Regarding the 107Ave /142St circle - wouldn't a third - right hand turn "free flow" lane work? Currently, the traffic light a block to the west by the church serves to interrupt the traffic - allowing north bound 142nd street traffic the opportunity to continue on. Maybe short cycle traffic lights on all sides a block or two back, would actually work in concert - creating the best of both worlds.
              Last edited by KC; 11-11-2008, 04:01 PM.

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              • #8
                Originally posted by KC View Post
                Regarding the 107Ave /142St circle - wouldn't a third - right hand turn "free flow" lane work?
                You mean the left lane for 3/4 and 1/2 turns, the middle lane for 1/2 and 1/4 turns, and the curb side lane for 1/4 turns only?

                or

                You mean the left lane for 3/4 turns only, the middle lane for 1/2 turns only, and the curb side lane for 1/4 turns only?

                Comment


                • #9
                  Regarding the free flow lane: Either way - which ever worked best. Currently, the left lane can legally make a 1/4 turn to the right - that couldn't be allowed any more as that permission would have to be reserved for the new "middle" lane. The first option would offer some progress during rush hours assuming those in the free flow lane would be able to merge left once around the corner and down the road. It wouldn't do anything for the backed up original lanes. So, it's probably not a great solution.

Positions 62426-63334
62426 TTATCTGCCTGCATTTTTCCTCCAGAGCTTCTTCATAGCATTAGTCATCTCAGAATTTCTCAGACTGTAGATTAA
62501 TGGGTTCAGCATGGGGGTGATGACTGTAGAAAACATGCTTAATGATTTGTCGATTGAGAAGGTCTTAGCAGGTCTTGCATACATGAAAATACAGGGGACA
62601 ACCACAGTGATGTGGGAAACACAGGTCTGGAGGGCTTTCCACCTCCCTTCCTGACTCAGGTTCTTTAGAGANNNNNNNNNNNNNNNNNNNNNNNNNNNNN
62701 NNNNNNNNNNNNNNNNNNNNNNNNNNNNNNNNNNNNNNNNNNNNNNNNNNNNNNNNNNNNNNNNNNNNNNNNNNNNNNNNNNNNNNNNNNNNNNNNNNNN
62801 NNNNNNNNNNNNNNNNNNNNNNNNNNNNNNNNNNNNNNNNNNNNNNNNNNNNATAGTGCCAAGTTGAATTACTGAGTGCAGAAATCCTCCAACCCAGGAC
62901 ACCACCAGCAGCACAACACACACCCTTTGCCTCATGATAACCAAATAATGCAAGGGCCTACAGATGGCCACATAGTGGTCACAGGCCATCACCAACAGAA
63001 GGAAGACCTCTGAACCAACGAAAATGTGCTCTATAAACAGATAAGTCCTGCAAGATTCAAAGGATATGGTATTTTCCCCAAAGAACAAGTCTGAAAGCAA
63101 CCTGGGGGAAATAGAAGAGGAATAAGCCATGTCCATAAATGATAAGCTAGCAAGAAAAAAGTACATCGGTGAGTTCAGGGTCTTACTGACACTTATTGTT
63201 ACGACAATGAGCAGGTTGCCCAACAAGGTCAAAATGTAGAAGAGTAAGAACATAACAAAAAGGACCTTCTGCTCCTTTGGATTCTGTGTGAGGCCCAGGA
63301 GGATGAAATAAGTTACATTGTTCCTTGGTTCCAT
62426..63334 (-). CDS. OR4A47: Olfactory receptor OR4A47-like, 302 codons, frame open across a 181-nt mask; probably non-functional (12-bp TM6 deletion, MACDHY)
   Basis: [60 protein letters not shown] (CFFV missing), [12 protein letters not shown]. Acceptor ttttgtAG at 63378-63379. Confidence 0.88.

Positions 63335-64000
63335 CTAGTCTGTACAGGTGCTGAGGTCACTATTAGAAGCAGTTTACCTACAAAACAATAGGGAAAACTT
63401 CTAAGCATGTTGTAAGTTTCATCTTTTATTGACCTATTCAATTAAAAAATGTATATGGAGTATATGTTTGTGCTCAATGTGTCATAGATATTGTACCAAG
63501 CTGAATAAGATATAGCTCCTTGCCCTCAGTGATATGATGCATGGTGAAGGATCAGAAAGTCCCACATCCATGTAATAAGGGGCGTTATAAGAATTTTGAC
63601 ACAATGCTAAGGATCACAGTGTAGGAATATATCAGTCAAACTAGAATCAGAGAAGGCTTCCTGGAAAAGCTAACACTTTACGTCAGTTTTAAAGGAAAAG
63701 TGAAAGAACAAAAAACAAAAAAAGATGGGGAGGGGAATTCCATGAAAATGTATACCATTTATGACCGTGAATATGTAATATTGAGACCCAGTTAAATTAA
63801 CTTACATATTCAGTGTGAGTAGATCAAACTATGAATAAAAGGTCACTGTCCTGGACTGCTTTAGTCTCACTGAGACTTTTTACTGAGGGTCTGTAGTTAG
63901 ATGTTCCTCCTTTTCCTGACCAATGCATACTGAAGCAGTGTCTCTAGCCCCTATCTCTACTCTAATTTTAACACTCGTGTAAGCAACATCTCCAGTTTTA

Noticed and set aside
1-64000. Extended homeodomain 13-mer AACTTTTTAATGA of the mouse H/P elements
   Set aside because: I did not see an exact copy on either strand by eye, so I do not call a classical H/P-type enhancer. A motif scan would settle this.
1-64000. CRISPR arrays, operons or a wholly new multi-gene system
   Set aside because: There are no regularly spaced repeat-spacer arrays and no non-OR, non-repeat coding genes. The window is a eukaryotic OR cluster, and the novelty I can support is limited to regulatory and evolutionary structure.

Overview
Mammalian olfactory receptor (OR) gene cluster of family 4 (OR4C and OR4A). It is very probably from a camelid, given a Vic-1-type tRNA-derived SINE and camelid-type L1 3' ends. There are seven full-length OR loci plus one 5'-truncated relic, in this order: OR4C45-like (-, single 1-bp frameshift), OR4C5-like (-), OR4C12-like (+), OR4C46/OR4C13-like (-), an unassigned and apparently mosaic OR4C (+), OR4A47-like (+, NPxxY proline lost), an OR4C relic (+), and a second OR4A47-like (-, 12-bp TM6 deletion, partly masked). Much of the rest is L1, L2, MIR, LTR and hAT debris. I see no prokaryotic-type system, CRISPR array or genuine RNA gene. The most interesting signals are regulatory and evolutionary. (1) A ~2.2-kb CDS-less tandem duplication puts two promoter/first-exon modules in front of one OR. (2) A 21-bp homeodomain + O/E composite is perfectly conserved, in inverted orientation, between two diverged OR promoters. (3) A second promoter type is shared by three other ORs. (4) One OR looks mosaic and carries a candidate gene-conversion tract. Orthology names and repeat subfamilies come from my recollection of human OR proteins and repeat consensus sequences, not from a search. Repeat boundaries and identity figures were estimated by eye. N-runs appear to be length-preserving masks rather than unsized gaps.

I think traffic lights / cross walk lights interrupting the flow of the dominant rush hour lane is a better solution. Before you say - "Well that's a standard intersection!" Think about this. Place some short cycle red lights situated back from the roundabout itself would only need to be operated for maybe two hours a day - during peak hours - for the other 22 hours of every day they could be left green to allow the traffic to flow efficiently and unimpeded.